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By Joel Wass


It’s just another example of the cops trying to control and censor the media.

It’s just another embarrassing story about Ryerson’s notorious campus station. Call it indecisive. Hell, call it unprepared. But after a week of wrestling with what my stance is on the Toronto Star‘s front page story on CKLN 88.1 FM, I’m still not sure which of the two first paragraphs I agree with.

You can get the full lowdown on the CKLN soap opera here, but here is the Coles Notes version: Last Wednesday, the Star reported on then-Toronto Police Chief Julian Fantino’s disgust with the radio show Bad Cop, No Donut!, which airs Thursday mornings from 6 to 7 a.m. on CKLN.

The show is hosted by 38-year-old Ron Anicich and focuses on “stories about police abuse that happen throughout North America.” Fantino said the show promotes “hate mongering” towards Toronto police. The chief urged Ryerson to do “the right thing” and get rid of the show. CKLN has stood its ground and said it won’t be changing the show’s content.

Since I agree with elements of Fantino’s and CKLN’s arguments–and because I’m entering the stretch run of my column-writing career–I thought I’d argue both sides this week. After I go toe-to-toe with myself, I’ll let the readers decide which side they agree with.

Pro-Fantino Rant

I’m not sure which part of the Toronto Star‘s CKLN coverage was most frustrating last week: The cover story about the station’s offensive police-bashing morning show or Ryerson President Claude Lajeunesse’s letter denying the university’s affiliation with CKLN. Ryerson is smack in the middle of one of the most dangerous neighbourhoods in Canada.

Within a 15-month period our campus made national headlines because of a gun murder and a series of hate crimes. Who came to our aid in both cases? The Toronto police of 51st Division, that’s who. And yet, a station that quickly denies its ties to Ryerson–and then just as swiftly asks for student funding–spits in the face of the city’s protectors.

When there’s a chance someone may open fire with an uzi on our campus (as was the case on March 11, 2003), we can’t afford to have the reputation of a campus that disrespects cops. Good rep or not, I think it’s a safe bet Toronto police are going to protect us when we need them. Know why? Because our city cops are damn good at their jobs.

That’s more than the people in charge of CKLN’s finances can say. This past September RyeSAC gave CKLN a reported $150,000 in funding to relieve the debt-laden station of its financial woe. And it’s not like this year’s gift is the first time RyeSAC has opened its pockets. Our student government has been giving CKLN extra financial aid for years.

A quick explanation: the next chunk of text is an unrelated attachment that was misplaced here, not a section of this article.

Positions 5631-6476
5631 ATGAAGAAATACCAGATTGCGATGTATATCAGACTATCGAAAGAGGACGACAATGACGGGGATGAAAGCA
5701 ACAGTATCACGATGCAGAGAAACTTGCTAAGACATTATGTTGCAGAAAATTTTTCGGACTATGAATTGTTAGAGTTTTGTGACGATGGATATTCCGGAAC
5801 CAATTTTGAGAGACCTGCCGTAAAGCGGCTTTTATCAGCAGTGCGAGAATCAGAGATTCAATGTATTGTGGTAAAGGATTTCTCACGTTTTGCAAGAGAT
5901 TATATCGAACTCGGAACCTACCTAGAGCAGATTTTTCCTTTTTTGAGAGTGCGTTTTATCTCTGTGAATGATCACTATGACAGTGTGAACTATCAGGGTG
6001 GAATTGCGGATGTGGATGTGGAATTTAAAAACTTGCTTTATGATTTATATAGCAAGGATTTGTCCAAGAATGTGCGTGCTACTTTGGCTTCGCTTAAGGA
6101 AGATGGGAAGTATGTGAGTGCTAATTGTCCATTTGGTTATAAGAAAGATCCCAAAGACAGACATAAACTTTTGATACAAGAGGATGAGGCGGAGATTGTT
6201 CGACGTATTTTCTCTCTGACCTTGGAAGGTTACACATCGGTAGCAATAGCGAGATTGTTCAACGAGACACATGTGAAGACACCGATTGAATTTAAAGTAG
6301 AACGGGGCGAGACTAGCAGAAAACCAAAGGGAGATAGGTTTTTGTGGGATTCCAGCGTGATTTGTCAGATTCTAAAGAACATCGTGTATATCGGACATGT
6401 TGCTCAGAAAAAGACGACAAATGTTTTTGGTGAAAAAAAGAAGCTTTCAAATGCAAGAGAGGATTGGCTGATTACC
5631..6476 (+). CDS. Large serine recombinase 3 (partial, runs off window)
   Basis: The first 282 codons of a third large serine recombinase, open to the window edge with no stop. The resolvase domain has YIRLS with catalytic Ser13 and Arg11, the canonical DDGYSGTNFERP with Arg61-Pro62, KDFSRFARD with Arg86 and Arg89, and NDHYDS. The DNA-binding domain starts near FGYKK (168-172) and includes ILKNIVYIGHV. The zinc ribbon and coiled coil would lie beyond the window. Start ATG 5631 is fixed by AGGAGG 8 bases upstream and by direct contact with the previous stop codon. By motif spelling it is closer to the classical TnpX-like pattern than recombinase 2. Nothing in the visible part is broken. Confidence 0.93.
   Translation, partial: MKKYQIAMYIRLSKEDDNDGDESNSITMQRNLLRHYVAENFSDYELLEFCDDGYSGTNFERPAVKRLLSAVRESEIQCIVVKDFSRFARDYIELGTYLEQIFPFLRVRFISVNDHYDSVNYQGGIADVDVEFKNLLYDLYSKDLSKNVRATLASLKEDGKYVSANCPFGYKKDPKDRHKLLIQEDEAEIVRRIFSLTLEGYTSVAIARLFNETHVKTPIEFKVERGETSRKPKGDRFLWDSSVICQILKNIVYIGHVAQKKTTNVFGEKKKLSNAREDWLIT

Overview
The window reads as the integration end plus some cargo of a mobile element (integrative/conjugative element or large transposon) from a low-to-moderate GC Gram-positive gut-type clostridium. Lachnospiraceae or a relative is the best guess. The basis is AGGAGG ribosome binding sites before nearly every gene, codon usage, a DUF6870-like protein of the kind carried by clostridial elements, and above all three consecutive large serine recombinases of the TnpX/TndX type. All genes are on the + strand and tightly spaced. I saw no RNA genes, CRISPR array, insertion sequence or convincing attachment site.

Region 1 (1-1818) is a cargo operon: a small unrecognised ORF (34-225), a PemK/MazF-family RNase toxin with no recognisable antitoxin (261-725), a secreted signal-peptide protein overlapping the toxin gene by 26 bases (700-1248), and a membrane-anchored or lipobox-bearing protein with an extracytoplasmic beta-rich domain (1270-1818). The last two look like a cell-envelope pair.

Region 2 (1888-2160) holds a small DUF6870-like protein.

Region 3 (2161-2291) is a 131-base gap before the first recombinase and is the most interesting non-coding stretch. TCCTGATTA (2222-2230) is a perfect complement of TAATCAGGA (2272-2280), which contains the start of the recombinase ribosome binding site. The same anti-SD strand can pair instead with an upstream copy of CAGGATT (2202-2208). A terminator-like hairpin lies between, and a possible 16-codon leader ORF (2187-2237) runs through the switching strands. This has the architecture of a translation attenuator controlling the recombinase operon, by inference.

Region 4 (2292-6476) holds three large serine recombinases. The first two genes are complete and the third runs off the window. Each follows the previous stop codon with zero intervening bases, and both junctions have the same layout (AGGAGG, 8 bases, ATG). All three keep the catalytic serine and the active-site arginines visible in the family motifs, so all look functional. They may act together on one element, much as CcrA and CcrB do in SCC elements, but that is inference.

All this generosity comes despite the fact the station has few Ryerson-based shows and even fewer student staff members. Our president’s letter to the Star said CKLN “is not part of Ryerson University.” If that’s the case, can someone tell me why the Ryerson student government keeps throwing money at them?

Pro-CKLN Rant

 If radio stations were characters from The Breakfast Club, CKLN would undoubtedly be Judd Nelson’s iconic anti-hero John Bender. The station kicks the asses and takes the names of the world’s worst capitalist evil doers.

And all the while they stare down nay sayers and the Fantinos of the world, tell them to “Eat my shorts” and then cooly ask, “Did I stutter?” The station started more than 26 years ago as a way for radio and television students to get on-air experience. In 1981, CKLN became Toronto’s first radio station to have an entire radio show devoted exclusively to women.

Today, it has evolved into the “voice of the underground.” In a time when selling out appears to be the new hotness, CKLN has risen above society’s also-ran rebels. And so what if $9.15 from our tuition goes to the so-called “separately incorporated company?” It’s a company worth keeping around at Ryerson and one I’m glad to call a neighbour in the soon-to-be-opened Student Campus Centre.

As for Fantino, someone should remind him: He’s complaining about a show that airs at six in the morning! Heck, the only time people listen to CKLN that early is on Fridays for The Eyeopener‘s Rude Awakening with Peter Cowan and Genevieve Tomney.

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